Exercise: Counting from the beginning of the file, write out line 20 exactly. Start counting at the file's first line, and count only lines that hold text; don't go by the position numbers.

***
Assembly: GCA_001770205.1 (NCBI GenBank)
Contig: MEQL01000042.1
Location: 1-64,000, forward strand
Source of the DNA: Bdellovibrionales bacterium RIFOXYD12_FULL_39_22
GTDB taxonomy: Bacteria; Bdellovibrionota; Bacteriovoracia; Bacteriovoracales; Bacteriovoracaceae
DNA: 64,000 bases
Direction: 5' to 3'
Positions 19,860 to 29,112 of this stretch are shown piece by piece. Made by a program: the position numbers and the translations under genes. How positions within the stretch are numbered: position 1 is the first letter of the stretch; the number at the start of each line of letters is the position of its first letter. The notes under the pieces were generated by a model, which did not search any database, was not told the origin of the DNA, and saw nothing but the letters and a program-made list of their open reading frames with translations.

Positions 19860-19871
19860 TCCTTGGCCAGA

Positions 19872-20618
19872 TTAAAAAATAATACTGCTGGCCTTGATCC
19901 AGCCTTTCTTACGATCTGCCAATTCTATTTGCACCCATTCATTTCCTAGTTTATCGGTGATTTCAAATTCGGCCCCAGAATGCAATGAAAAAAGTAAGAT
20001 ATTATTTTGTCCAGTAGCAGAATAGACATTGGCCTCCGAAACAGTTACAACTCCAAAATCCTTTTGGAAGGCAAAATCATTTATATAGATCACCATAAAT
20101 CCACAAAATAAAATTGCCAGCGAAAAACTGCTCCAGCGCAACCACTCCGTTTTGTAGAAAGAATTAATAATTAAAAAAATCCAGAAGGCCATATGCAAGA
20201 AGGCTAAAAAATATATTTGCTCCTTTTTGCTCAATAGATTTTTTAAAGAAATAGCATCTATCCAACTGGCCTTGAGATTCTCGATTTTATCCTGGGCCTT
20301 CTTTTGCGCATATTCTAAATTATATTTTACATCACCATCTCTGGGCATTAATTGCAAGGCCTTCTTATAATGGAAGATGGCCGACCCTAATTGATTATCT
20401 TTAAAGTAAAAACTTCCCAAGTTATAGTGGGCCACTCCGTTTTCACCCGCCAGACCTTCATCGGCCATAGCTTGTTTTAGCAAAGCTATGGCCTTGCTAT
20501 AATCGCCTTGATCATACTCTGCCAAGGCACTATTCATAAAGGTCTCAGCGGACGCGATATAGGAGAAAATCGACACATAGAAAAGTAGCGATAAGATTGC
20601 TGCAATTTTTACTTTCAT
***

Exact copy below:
20601 TGCAATTTTTACTTTCAT